Regarded as one of Jamaica’s most promising young acts, the band Raging Fyah makes music that is tethered to their island’s enduring, much emulated roots rock reggae tradition, yet is distinguished by an expansive vision that propels their musical journey forward. The band received critical acclaim for the intricate harmonies, nuanced musicianship and impressive songwriting skills showcased on their previous self-released albums, Judgement Day (2011) and Destiny (2014), earning comparisons to legendary reggae outfits including England’s Aswad and Steel Pulse, and Jamaica’s beloved Third World.
Self-contained (as opposed an artist’s backing band) within contemporary Jamaican music, Raging Fyah has made a significant impact upon America’s vast reggae landscape (dominated by homegrown bands) with the Spring 2016 release of the 13 track Everlasting, their debut album for VP Records’ Dub Rockers imprint. Recorded live at Kingston’s legendary Tuff Gong Studios producer Llamar “Riff Raff” Brown (whose credits include Stephen and Damian Marley, Richie Spice, T.O.K and 2016 Grammy Award winners Morgan Heritage) incorporates broad based influences, various acoustic subtleties, and a few guest artists, all of which enhances as well as expands Raging Fyah’s established reggae identity. These feats helped Everlasting gain a Grammy nomination in the Best Reggae Album category in 2017.
Raging Fyah collectively writes their songs, many conveying personal meaning while simultaneously addressing wider issues. “Working on this album was very exciting but challenging; we wanted to stay within the context of who Raging Fyah is, but we never want to box ourselves in either,” explains the band’s bassist/backing vocalist Delroy “Pele” Hamilton.
The title Everlasting was chosen to convey the durability of Raging Fyah’s music and the long-term effect collaborating with Riff Raff has had on the band. “We had the choice to work with any producer we wanted, locally or internationally and we chose Llamar,” says Raging Fyah’s keyboardist/backing vocalist Demar “Keysie” Gayle. “We have learned so much from him; the way he helped to shape our sound is an everlasting lesson.” Collaborations with other artists helped to differentiate Everlasting from their previous albums with features from rising roots sing-jay Jesse Royal on “Humble”, dancehall star Busy Signal on “Would You Love Me”, and the lilting “Live Your Life” and Compton, California raised reggae star J Boog, who cites Raging Fyah among his favorite bands.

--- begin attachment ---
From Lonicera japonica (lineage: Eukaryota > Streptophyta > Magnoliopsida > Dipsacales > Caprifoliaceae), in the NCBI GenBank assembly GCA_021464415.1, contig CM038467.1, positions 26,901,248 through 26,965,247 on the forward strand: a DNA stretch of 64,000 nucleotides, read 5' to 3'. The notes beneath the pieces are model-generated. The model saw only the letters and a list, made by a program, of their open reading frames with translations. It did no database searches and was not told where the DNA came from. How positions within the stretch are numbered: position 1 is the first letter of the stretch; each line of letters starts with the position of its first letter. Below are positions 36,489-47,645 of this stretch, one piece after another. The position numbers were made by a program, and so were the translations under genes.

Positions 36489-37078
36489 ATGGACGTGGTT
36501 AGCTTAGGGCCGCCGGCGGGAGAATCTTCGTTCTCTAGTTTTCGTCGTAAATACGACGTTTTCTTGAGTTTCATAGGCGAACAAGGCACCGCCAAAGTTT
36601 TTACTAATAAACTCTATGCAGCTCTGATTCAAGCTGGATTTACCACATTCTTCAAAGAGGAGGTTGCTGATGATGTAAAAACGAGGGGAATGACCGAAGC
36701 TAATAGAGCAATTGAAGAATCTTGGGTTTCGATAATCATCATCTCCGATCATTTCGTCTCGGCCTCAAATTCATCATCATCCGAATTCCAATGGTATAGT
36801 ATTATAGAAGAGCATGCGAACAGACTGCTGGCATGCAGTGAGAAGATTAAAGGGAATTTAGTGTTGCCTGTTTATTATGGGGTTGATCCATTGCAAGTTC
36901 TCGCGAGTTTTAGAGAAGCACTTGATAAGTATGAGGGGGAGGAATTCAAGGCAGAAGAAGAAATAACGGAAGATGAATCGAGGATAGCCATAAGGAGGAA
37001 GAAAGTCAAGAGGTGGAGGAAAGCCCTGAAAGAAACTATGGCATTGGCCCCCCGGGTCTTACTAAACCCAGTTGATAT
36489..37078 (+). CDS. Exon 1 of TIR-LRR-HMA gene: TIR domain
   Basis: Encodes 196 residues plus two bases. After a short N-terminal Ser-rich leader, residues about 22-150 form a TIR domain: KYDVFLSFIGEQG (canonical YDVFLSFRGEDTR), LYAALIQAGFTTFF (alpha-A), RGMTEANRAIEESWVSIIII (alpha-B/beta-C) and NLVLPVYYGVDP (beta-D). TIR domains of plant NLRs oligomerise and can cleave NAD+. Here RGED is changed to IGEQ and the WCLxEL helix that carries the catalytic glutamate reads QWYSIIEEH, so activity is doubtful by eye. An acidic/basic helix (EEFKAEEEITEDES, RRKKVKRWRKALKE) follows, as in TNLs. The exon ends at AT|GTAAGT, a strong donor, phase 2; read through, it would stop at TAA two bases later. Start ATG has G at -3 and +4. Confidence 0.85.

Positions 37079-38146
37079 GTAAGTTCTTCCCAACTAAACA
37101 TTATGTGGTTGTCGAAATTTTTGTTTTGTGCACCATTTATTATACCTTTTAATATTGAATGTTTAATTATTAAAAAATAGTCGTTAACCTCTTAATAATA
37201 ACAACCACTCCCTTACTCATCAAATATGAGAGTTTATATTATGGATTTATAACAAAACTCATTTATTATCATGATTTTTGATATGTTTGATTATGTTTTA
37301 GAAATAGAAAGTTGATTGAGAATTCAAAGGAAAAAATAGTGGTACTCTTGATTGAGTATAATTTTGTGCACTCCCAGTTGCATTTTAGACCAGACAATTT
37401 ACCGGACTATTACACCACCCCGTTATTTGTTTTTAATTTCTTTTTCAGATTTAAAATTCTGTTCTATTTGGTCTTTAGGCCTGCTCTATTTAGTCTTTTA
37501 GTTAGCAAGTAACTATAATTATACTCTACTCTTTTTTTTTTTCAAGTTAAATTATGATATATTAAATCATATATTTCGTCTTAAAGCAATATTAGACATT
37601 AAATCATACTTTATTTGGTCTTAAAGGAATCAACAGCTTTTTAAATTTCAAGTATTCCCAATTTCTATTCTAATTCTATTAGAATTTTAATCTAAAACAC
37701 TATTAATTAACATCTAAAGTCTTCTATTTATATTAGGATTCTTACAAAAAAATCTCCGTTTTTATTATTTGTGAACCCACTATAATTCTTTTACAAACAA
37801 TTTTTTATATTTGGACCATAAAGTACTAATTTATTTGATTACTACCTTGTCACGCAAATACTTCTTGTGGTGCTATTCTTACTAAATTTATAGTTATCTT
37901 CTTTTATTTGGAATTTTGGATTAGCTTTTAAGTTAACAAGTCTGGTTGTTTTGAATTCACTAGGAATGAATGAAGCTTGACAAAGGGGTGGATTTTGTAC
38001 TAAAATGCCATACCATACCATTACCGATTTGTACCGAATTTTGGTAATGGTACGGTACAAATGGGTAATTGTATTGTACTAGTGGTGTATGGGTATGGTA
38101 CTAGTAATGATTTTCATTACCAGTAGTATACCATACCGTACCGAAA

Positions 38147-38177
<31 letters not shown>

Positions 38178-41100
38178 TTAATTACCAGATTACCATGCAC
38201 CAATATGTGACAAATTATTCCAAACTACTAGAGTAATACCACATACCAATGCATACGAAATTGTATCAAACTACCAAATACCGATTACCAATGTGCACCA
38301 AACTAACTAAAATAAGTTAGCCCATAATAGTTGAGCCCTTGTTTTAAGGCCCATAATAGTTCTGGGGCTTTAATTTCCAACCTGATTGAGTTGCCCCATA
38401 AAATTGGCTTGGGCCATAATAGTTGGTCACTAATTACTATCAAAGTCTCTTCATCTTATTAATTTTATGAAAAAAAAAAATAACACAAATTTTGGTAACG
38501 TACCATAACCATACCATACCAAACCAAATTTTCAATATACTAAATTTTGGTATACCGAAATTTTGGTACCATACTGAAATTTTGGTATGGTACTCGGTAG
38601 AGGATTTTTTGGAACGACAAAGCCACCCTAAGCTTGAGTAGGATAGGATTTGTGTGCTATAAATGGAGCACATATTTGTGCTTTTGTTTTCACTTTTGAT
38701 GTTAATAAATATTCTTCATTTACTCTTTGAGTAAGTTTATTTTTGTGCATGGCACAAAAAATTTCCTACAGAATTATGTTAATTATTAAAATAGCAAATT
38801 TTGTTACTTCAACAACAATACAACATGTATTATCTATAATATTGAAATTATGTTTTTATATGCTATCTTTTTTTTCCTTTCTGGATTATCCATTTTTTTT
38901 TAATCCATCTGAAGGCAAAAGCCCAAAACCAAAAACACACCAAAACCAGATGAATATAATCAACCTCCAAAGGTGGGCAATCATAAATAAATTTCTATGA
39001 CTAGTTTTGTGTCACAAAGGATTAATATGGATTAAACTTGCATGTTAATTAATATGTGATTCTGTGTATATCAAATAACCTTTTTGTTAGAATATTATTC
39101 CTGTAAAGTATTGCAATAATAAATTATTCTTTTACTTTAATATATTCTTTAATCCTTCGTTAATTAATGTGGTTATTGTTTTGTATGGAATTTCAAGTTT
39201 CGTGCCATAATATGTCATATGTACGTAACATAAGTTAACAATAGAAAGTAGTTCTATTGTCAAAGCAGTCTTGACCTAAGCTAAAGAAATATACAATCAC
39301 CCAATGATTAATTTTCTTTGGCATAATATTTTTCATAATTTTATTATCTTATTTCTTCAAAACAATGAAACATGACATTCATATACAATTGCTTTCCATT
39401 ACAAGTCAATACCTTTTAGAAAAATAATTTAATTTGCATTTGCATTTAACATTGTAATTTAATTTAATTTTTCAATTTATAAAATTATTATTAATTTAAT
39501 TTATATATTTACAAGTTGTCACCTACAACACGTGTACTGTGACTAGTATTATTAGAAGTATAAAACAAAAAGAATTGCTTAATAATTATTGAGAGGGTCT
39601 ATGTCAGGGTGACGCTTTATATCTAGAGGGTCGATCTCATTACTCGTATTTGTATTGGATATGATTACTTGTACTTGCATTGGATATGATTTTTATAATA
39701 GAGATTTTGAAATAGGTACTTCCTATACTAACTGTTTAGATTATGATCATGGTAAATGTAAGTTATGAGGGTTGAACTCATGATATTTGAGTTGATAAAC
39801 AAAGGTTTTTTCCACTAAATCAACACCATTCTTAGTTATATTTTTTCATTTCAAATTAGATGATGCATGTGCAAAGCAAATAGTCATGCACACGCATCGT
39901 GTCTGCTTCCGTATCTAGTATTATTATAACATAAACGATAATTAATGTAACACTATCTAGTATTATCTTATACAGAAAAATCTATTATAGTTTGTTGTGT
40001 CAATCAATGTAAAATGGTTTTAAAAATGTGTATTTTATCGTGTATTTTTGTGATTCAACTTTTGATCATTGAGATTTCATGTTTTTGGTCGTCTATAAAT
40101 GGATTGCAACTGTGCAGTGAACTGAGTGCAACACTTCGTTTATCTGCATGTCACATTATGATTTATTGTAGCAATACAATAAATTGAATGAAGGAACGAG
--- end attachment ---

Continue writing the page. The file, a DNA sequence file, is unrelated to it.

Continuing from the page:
Heralding the extraordinary musical experience presented on the album, the set opens with Everlasting’s title track, its hypnotic dub effects and majestic brass summoning the eternal strength of Jah love. From the playful suitor on the album’s first single “Dash Wata”, the Jamaican roots revolutionary on “RaggaMuffin”, the enlightened soldier in Jah Army on “Getting Dread”, the carefree, easy skanking vibe of “Happiness” and the unshakable spirit of resiliency on the roots rocking “Try Again”, each mood is ideally complemented by the band’s finely honed, faultlessly taut grooves.
Additionally, the melodious crusade for “Justice” and the lush harmonies and gentle soulfulness of “Ready For Love”, to the emancipating reggae rhythm of the motivational “Get Up”, written to motivate the progress of Africans throughout the Diaspora, notwithstanding the lingering effects of historical atrocities, Raging Fyah’s varied experiences and broadening perspectives in recent years contributes to the sonic sophistication that characterizes Everlasting.
One of 2016’s most celebrated releases, Everlasting signifies a milestone in Raging Fyah’s career by raising the bar on their already lofty musical standards. “The challenging lyrics on Everlasting challenged what we were able to do as musicians,” says Demar. “Musically, we kept our roots but went way beyond them because there is not just one shape to fyah, it takes on different forms.”